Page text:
Famous Philosophers: What Did Jeremy Bentham Believe?
- Jeremy Bentham was a firm believer and the inventor of 'utilitarianism' - the general view that the best decision is the one that brings about the most happiness or 'utility' for the most amount of people. In this way he defined what "good" really is.
- Utilitarianism was Bentham's greatest achievement.
- He is quoted to say "nature has placed mankind under the governance of two sovereign masters, pain and pleasure" and therefore believes that good is what increases pleasure and bad is what increases pain.
- For example, given the choice between killing one man to save 1000 equal men or not doing anything at all, a utilitarian would argue that it is more moral to kill that one man in order to save the 1000 because then the 1000 men will go on to live and contribute more happiness to the world than the one man would have.
- This is in contrast to deontology which Bentham strongly disagreed with - the belief that actions are always right or always wrong e.g. it is immoral to kill the one man in the example, even if it would cause 1000 to die. Bentham would argue that deontology is wrong because not killing that one man is equal to killing 1000 and therefore it is 1000x the crime of murdering just one man.
- Bentham believed that utilitarianism is the foundation of what ethics should be: "ethics at large may be defined, the art of directing men's actions to the production of the greatest possible quantity of happiness." (Bentham, Introduction to the Principles of Morals and Legislation)
- Jeremy Bentham included animals in with his utilitarian approach on the grounds that they, like humans, could suffer and therefore need to be accounted for during decisions.
- Bentham spent most of his life reforming the legal system at the time (born: 1748 died:1832) and trying to improve conditions for the people.
- Bentham made prisons more hospitable.
- Bentham campaigned for free education and greater democracy.
- Bentham wanted there to be minimum wage, guaranteed employment, and improved working conditions.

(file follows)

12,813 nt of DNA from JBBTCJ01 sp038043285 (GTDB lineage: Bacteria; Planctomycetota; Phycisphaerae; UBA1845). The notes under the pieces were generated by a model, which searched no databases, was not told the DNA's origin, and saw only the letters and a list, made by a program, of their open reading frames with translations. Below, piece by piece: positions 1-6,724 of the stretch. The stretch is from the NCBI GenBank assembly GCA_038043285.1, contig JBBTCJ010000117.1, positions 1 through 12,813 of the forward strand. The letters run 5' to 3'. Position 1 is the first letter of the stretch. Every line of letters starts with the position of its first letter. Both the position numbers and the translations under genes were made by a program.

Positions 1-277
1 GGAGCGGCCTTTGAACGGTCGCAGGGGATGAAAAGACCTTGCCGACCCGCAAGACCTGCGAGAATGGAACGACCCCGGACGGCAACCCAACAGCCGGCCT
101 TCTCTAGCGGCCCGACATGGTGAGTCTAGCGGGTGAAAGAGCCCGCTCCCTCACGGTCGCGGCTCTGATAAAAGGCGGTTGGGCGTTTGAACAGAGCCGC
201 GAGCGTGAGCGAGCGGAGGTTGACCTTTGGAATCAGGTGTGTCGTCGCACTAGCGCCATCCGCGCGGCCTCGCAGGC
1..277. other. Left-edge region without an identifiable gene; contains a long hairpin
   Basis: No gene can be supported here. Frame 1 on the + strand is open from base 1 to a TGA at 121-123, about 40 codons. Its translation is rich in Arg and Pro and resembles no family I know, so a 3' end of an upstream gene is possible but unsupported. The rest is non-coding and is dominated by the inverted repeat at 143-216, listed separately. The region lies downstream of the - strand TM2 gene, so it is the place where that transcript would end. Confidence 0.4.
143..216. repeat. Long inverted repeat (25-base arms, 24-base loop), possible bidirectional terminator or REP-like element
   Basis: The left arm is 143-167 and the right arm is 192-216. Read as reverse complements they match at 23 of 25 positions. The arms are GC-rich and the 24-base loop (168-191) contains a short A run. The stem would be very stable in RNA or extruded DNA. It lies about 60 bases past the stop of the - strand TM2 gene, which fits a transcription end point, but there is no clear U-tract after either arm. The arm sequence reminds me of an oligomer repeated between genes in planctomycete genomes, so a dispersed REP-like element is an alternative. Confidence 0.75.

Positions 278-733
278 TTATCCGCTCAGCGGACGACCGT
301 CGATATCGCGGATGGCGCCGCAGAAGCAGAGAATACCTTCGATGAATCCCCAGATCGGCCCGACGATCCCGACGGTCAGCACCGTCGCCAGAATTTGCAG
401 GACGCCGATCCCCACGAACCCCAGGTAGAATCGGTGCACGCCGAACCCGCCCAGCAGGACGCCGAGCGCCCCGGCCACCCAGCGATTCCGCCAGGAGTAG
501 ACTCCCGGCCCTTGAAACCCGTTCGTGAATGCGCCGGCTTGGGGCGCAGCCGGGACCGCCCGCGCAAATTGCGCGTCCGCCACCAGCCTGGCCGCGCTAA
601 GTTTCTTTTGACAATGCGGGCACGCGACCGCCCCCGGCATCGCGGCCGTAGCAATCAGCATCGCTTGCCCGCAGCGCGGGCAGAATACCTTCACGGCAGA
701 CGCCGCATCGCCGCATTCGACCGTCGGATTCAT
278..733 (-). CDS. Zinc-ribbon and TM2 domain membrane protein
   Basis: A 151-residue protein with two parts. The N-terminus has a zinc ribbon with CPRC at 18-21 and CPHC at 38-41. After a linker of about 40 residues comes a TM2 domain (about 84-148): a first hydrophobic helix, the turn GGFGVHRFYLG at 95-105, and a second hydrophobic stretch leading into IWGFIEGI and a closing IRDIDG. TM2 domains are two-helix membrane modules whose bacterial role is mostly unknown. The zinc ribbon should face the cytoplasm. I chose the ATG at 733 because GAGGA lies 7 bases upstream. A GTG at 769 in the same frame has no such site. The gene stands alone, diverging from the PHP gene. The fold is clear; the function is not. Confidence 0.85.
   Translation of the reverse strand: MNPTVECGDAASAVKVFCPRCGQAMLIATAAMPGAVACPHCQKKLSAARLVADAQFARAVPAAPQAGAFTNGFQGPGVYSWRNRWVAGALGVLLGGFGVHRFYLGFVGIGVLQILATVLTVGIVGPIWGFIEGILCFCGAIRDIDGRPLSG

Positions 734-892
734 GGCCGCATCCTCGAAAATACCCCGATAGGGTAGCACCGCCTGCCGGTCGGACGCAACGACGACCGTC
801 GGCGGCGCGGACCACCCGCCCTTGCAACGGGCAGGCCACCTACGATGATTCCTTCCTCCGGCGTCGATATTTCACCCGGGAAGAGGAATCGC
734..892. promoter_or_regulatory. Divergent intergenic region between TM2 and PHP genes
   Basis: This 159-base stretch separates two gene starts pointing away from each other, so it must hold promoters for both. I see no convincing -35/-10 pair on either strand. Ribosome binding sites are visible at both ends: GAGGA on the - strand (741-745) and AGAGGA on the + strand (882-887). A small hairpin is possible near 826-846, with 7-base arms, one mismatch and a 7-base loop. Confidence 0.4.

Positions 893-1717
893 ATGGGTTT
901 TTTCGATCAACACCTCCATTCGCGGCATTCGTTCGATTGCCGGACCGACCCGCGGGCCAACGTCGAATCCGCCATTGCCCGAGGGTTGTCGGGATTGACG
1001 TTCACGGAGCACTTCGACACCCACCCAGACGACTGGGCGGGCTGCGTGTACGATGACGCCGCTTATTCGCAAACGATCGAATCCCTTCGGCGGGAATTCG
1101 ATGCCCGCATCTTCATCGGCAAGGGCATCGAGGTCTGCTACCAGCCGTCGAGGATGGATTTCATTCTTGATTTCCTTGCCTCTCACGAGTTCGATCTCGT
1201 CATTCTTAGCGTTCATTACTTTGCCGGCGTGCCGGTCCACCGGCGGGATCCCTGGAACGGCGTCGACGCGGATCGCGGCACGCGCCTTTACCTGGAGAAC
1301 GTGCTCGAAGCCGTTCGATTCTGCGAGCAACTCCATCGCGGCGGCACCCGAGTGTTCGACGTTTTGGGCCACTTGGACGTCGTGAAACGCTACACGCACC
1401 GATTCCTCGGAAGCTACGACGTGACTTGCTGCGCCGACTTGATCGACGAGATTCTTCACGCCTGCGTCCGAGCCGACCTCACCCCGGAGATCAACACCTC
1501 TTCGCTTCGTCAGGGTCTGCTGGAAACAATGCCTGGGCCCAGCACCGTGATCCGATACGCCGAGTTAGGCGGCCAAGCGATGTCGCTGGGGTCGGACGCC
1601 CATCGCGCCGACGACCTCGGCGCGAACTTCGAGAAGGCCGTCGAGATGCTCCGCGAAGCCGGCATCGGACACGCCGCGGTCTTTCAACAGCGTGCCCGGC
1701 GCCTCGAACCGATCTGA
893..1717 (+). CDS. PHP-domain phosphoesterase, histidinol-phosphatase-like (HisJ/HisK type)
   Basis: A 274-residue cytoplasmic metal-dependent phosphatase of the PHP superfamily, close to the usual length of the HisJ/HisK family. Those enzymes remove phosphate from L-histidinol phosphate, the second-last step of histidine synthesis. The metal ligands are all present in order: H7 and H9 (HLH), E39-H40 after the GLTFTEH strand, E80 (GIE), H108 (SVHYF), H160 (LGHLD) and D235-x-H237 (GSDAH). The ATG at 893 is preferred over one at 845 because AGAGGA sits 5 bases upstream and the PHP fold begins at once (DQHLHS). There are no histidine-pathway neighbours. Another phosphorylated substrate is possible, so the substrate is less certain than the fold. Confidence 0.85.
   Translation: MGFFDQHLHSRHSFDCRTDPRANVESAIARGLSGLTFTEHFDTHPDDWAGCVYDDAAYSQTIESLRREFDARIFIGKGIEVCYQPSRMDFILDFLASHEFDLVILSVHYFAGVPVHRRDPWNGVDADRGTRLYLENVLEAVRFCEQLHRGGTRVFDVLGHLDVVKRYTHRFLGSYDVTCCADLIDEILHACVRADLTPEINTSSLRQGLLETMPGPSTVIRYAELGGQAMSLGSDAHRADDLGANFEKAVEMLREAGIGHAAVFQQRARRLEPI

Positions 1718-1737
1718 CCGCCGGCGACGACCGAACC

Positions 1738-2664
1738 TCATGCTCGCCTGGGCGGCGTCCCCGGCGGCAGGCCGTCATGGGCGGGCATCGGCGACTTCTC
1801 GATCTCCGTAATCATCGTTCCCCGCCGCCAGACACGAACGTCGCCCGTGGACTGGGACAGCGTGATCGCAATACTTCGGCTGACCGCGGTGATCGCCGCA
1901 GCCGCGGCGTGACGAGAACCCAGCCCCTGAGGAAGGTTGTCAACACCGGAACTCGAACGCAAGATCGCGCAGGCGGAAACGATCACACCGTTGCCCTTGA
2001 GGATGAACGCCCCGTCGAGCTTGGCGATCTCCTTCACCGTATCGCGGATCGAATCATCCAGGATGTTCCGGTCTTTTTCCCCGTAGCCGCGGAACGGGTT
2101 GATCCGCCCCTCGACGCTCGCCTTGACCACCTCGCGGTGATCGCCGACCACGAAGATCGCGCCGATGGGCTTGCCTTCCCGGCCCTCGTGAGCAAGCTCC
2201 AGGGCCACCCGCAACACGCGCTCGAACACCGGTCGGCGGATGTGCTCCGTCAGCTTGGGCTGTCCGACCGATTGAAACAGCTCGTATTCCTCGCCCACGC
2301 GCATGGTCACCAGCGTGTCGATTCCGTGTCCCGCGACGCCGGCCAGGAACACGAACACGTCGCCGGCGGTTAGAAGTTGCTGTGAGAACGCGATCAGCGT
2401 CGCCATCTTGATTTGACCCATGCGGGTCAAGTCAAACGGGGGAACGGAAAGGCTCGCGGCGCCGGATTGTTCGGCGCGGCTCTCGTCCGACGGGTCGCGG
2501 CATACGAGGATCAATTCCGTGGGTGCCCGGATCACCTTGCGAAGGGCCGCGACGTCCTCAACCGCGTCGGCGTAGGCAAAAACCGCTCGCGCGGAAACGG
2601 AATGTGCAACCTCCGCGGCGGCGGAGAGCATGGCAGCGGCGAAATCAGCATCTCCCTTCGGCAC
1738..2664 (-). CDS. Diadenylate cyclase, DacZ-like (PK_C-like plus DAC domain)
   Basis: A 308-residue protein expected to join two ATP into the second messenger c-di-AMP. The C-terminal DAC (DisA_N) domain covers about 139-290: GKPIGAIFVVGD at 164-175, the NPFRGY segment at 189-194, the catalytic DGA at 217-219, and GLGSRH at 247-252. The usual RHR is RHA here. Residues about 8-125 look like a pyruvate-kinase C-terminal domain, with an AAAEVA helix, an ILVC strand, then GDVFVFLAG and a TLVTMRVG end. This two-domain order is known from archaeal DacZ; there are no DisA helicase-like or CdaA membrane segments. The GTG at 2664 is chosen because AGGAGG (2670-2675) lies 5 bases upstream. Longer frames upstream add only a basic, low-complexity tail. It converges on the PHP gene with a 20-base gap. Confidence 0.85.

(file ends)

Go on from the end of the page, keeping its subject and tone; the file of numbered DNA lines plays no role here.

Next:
- Bentham supported sickness benefit and old age insurance.
- He supported the benefits of what the Welfare State would bring, more than 100 years before it came about.
- Bentham completely rejected the idea of a God and said that humans need to work out their own moral beliefs based on rational evidence.
- He said that we need to "Investigate; Legislate; Inspect" to bring about social reform.
- Unhappy with the fact that universities were all controlled by religious bodies that limited access based upon religious belief, Jeremy Bentham helped to found the secular University College, London where in a last act of utilitarianism, he still rests embalmed today.
- "The business of government is to promote the happiness of the society by punishing and rewarding." (Bentham, Introduction to the Principles of Morals and Legislation)
- It was the dread of evil, not the hope of good that first cemented societies together. (Bentham, Introduction to the Principles of Morals and Legislation)
- There are four distinguishable sources from which pleasure and pain are in use to flow: considered separately, they may be termed the physical, the political, the moral, and the religious: and inasmuch as the pleasures and pains belonging to each of them are capable of giving a binding force to any law or rule of conduct, they may all of them be termed sanctions. (Bentham, Introduction to the Principles of Morals and Legislation)
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